COLUMBIA (AP) — A once daily newspaper in South Carolina announced on Wednesday's front page that it just published its final edition after 170 years.
The Union Times story blamed the paper's demise on COVID-19, saying the economic downturn caused by the pandemic was too much to survive.
The story was at the top of the front page, sharing A1 with a story about a plane crash that a pilot survived and $1.2 million in grants to the small town of Carlisle to upgrade its sewer pumps even though the water utility lost one of its biggest customers.
The paper was founded in 1850 and touted itself as Union County's oldest business. It published daily from 1917 to 2015 before going to a twice-a-week schedule.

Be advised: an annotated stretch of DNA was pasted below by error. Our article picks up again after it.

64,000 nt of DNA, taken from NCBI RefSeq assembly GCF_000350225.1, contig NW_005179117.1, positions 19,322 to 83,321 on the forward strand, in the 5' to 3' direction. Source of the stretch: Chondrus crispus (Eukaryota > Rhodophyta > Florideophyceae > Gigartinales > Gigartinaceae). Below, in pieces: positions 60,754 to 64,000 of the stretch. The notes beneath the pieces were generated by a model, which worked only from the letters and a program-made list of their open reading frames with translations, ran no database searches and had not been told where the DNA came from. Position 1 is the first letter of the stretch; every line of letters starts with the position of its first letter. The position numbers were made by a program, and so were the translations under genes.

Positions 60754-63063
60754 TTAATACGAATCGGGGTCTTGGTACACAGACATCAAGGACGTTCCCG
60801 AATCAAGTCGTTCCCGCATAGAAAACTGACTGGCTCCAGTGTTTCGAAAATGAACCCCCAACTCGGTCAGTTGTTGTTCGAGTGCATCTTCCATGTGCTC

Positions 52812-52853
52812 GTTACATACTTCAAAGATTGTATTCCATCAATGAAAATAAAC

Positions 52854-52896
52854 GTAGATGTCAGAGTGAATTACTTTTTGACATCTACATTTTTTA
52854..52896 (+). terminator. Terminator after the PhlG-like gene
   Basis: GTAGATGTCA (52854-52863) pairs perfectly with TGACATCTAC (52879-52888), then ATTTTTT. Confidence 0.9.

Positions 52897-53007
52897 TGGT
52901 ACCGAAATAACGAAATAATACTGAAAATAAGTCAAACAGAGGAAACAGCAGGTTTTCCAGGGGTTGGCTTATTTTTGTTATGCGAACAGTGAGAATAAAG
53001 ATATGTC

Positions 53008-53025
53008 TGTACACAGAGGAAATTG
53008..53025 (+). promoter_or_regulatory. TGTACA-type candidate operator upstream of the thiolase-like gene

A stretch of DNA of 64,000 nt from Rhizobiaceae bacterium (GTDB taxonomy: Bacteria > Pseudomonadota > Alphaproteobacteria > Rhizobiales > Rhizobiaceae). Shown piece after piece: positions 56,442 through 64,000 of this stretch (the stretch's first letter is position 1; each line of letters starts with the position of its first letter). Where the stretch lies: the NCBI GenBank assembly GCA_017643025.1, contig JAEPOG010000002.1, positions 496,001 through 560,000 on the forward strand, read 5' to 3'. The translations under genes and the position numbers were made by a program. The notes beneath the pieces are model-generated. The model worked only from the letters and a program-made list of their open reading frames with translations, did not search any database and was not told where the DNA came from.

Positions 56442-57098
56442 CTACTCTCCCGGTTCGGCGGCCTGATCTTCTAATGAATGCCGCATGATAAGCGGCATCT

Three weekly newspapers in South Carolina also published their final editions this week. Bamberg's Advertizer-Herald and its sister papers, The Santee Striper and The Holly Hill Observer are closing after more than 50 years, The Times and Democrat of Orangeburg reported.
The Union Times' final story pointed out it survived the Civil War and the shuttering of the area's once dominant textile mills, but the way the internet changed the business combined with COVID-19 was too much.
"Whether it was in print for more of the past 170 years and online in more recent years, The Union Times remained the working chronicler of the events of those years and the generations of Union County residents who lived through them with us and read about them in the pages of this newspaper," wrote editor Charles Warner in the goodbye story.
Warner has been with The Union Times for more than 30 years. His job title is editor, but he described himself as "a nearly one-man show when it came to covering the news in this county."
Union County has about 27,000 people and is south of Spartanburg on U.S. Highway 176.
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